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Creators/Authors contains: "Xu, Yifan"

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  1. Free, publicly-accessible full text available July 1, 2023
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  3. Free, publicly-accessible full text available January 9, 2023
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  5. Several scientific studies have reported the existence of the income gap among rideshare drivers based on demographic factors such as gender, age, race, etc. In this paper, we study the income inequality among rideshare drivers due to discriminative cancellations from riders, and the tradeoff between the income inequality (called fairness objective) with the system efficiency (called profit objective). We proposed an online bipartite-matching model where riders are assumed to arrive sequentially following a distribution known in advance. The highlight of our model is the concept of acceptance rate between any pair of driver-rider types, where types are defined based on demographic factors. Specially, we assume each rider can accept or cancel the driver assigned to her, each occurs with a certain probability which reflects the acceptance degree from the rider type towards the driver type. We construct a bi-objective linear program as a valid benchmark and propose two LP-based parameterized online algorithms. Rigorous online competitive ratio analysis is offered to demonstrate the flexibility and efficiency of our online algorithms in balancing the two conflicting goals, promotions of fairness and profit. Experimental results on a real-world dataset are provided as well, which confirm our theoretical predictions.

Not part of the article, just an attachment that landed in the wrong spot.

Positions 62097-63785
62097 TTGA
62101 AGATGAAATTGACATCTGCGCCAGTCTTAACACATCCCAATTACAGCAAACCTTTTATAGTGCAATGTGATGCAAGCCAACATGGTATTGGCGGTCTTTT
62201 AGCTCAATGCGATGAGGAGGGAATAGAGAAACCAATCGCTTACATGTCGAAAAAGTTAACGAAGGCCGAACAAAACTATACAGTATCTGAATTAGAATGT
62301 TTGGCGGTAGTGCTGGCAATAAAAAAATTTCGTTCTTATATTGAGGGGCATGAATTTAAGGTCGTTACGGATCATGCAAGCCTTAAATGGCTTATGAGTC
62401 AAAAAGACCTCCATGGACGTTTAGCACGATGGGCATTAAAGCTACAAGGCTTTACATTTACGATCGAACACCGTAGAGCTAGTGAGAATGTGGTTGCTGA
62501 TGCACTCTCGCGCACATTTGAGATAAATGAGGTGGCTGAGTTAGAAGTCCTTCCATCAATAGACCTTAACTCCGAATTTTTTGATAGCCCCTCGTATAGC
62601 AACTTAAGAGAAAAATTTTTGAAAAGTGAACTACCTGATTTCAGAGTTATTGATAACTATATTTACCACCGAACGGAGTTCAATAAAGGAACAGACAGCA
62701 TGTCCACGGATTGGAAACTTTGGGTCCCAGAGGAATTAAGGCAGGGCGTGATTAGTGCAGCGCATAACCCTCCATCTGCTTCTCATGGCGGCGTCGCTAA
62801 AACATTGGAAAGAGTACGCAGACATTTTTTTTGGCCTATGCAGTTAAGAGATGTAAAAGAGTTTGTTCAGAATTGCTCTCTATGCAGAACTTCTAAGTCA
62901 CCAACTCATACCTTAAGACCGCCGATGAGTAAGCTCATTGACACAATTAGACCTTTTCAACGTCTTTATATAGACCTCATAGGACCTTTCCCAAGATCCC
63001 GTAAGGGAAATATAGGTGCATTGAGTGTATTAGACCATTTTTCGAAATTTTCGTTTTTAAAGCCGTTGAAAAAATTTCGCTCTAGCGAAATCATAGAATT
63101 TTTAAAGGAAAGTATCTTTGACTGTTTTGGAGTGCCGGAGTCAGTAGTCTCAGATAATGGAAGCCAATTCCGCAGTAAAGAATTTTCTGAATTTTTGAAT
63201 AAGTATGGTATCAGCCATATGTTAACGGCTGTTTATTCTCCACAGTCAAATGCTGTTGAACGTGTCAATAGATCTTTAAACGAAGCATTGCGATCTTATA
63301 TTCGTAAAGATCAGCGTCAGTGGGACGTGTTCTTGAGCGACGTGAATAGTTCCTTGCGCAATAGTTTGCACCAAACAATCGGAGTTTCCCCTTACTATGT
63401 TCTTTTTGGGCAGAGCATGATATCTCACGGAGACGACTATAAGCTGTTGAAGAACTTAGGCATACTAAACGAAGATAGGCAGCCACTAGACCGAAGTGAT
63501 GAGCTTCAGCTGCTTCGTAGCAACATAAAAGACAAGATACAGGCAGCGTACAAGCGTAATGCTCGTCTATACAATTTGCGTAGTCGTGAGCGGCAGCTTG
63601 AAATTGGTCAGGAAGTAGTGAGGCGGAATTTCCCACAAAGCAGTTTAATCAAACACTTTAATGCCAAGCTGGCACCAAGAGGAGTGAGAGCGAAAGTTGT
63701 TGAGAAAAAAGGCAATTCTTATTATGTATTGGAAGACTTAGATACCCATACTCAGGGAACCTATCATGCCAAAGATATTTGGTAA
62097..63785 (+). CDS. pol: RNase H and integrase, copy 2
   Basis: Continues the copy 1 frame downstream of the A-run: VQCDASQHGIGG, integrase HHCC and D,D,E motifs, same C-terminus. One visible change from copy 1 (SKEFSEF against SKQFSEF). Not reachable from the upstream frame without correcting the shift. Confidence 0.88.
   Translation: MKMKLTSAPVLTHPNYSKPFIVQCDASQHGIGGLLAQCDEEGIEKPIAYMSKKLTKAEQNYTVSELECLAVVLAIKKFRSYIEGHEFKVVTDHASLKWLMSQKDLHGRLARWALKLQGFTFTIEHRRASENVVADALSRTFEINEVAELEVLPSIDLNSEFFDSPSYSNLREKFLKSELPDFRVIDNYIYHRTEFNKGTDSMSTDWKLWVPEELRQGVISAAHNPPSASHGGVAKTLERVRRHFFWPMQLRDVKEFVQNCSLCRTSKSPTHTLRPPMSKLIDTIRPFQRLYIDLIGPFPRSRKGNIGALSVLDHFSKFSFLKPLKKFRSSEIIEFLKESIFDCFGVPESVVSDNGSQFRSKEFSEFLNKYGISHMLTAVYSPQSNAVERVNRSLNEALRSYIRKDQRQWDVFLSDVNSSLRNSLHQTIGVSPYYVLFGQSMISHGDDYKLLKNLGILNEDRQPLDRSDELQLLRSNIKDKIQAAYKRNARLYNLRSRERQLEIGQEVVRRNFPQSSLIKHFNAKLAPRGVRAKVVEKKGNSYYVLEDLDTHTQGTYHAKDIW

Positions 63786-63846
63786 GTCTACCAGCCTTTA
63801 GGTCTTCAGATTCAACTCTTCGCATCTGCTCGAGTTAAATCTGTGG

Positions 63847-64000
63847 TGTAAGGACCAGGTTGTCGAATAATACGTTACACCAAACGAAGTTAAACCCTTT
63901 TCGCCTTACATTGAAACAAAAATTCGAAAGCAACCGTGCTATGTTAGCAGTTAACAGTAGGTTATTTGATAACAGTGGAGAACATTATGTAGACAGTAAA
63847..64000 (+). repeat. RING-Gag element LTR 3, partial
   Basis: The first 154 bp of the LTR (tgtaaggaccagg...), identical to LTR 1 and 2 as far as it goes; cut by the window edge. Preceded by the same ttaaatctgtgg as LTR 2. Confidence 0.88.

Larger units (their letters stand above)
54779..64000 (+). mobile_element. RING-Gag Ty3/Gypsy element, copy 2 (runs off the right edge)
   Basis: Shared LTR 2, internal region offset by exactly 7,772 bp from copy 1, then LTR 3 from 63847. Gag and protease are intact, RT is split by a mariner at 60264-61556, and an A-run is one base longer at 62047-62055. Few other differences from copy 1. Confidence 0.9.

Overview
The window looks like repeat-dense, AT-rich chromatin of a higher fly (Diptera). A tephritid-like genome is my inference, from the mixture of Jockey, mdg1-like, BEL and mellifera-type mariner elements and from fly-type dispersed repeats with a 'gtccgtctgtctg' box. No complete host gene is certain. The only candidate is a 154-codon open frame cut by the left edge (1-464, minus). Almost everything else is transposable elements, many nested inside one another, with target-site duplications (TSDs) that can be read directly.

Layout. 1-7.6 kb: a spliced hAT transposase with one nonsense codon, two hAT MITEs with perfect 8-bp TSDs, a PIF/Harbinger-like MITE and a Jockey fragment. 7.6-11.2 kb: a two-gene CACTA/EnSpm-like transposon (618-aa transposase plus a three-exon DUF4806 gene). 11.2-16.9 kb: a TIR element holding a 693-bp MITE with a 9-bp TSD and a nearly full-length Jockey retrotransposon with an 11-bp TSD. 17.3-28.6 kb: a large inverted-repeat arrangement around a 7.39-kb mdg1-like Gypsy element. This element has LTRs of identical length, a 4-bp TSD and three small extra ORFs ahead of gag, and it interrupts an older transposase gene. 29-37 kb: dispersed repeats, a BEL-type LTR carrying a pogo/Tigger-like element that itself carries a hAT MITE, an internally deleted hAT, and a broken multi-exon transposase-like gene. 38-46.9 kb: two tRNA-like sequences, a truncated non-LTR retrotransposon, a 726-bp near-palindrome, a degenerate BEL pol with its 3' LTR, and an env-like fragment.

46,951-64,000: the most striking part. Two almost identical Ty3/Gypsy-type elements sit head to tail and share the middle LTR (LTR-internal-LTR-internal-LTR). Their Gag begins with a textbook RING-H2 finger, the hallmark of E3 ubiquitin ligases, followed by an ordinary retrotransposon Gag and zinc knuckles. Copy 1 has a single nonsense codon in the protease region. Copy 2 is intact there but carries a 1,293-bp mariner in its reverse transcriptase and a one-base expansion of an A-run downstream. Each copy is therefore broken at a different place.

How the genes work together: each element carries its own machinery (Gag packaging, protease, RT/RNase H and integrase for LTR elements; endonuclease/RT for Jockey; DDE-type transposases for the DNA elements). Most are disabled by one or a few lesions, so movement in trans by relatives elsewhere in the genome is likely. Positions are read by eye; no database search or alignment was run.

6. With the popularity of the Internet, traditional offline resource allocation has evolved into a new form, called online resource allocation. It features the online arrivals of agents in the system and the real-time decision-making requirement upon the arrival of each online agent. Both offline and online resource allocation have wide applications in various real-world matching markets ranging from ridesharing to crowdsourcing. There are some emerging applications such as rebalancing in bike sharing and trip-vehicle dispatching in ridesharing, which involve a two-stage resource allocation process. The process consists of an offline phase and another sequential online phase, and both phases compete for the same set of resources. In this paper, we propose a unified model which incorporates both offline and online resource allocation into a single framework. Our model assumes non-uniform and known arrival distributions for online agents in the second online phase, which can be learned from historical data. We propose a parameterized linear programming (LP)-based algorithm, which is shown to be at most a constant factor of 1/4 from the optimal. Experimental results on the real dataset show that our LP-based approaches outperform the LP-agnostic heuristics in terms of robustness and effectiveness.